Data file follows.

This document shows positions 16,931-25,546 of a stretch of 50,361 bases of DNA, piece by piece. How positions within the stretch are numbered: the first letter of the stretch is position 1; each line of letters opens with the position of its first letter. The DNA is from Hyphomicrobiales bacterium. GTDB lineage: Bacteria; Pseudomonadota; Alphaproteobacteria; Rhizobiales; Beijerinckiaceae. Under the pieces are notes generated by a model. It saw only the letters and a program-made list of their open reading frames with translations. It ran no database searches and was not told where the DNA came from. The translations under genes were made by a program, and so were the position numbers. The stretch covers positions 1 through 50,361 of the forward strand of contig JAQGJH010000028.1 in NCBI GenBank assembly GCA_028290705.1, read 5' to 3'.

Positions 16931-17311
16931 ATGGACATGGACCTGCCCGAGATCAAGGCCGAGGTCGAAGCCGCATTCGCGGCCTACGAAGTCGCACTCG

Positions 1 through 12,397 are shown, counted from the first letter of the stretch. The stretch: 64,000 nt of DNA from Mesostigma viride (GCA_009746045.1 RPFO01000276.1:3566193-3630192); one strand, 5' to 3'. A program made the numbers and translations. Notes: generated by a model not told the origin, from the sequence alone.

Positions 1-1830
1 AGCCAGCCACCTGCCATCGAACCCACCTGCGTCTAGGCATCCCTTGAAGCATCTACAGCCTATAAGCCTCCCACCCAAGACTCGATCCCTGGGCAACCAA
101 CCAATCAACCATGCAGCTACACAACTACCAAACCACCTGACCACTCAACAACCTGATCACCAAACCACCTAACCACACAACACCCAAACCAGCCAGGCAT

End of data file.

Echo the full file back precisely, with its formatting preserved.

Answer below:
This document shows positions 16,931-25,546 of a stretch of 50,361 bases of DNA, piece by piece. How positions within the stretch are numbered: the first letter of the stretch is position 1; each line of letters opens with the position of its first letter. The DNA is from Hyphomicrobiales bacterium. GTDB lineage: Bacteria; Pseudomonadota; Alphaproteobacteria; Rhizobiales; Beijerinckiaceae. Under the pieces are notes generated by a model. It saw only the letters and a program-made list of their open reading frames with translations. It ran no database searches and was not told where the DNA came from. The translations under genes were made by a program, and so were the position numbers. The stretch covers positions 1 through 50,361 of the forward strand of contig JAQGJH010000028.1 in NCBI GenBank assembly GCA_028290705.1, read 5' to 3'.

Positions 16931-17311
16931 ATGGACATGGACCTGCCCGAGATCAAGGCCGAGGTCGAAGCCGCATTCGCGGCCTACGAAGTCGCACTCG

Positions 1 through 12,397 are shown, counted from the first letter of the stretch. The stretch: 64,000 nt of DNA from Mesostigma viride (GCA_009746045.1 RPFO01000276.1:3566193-3630192); one strand, 5' to 3'. A program made the numbers and translations. Notes: generated by a model not told the origin, from the sequence alone.

Positions 1-1830
1 AGCCAGCCACCTGCCATCGAACCCACCTGCGTCTAGGCATCCCTTGAAGCATCTACAGCCTATAAGCCTCCCACCCAAGACTCGATCCCTGGGCAACCAA
101 CCAATCAACCATGCAGCTACACAACTACCAAACCACCTGACCACTCAACAACCTGATCACCAAACCACCTAACCACACAACACCCAAACCAGCCAGGCAT